Sinn Fein failed to register for the EU referendum (ie, it took no part in preventing Brexit)

This is just weird. The new leader of Sinn Fein in the Assembly Michelle O’Neill had this to say:

Brexit is not just an issue for the north.  It will be a disaster for our economy north and south. Jobs are at risk, investment is under threat and our agricultural community faces new tariffs and an end to crucial subsidies.

As it happens, I agree with her. What’s odd is that when the chips were down in the Referendum, Ms O’Neill and her party chose to take no part in preventing it from happening.

Where you expect Sinn Fein’s name to appear alongside UK Labour, the SNP, Lib Dems, Plaid Cymru and the SDLP and other Remainers officially registered with the Electoral Commission, there’s nothing. Why does it matter?

It allows a party (or individual) to become a ‘registered campaigner’ letting them spend more than £10,000 on referendum campaigning during the referendum period, between 15 April and polling day, 23 June.

It means, no activists on the ground, and no party workers in the count centres watching the tallies getting together with others on the Remain side to demand a recount. In other words, for all their concern now, they sat back and let it happen.

Sinn Fein’s non-participation might explain why Northern Ireland’s turnout was lower overall than many other parts of the UK. Drop in turnout in West Belfast was from 57.6% in May to just 49%. In Foyle where there’s an even split between SDLP and SF turnout dropped by just one point.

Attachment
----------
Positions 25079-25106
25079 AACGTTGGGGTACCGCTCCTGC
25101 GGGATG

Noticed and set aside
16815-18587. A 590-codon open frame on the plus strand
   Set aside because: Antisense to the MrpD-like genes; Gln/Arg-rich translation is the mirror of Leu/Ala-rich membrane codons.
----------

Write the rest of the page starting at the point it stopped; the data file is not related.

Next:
The comparison with Unionist areas is startling. East Antrim which had a turnout of just 51% in May rocketed to 65% in June. Overall (serviced in large part by Sinn Fein choosing to rest its impressive electoral machine) turnout bounced from 54.9% to 62.69%.

A large unionist vote bonus? That’s something analysts might want to consider when they think about turnout and the 60,000 voters who’ve left the register.

No one knows for certain if Brexit will be a disaster for the Irish economy, north and south. It will need grafters and builders to prevent the worst from happening. Not just easy talk about some rare and undefined stádas speisialta no one is likely to give us.

How? Nothing will come of nothing. Speak again.

– William Shakespeare, King Lear, Act 1, Scene 1

Mick is founding editor of Slugger. He has written papers on the impacts of the Internet on politics and the wider media and is a regular guest and speaking events across Ireland, the UK and Europe. Twitter: @MickFealty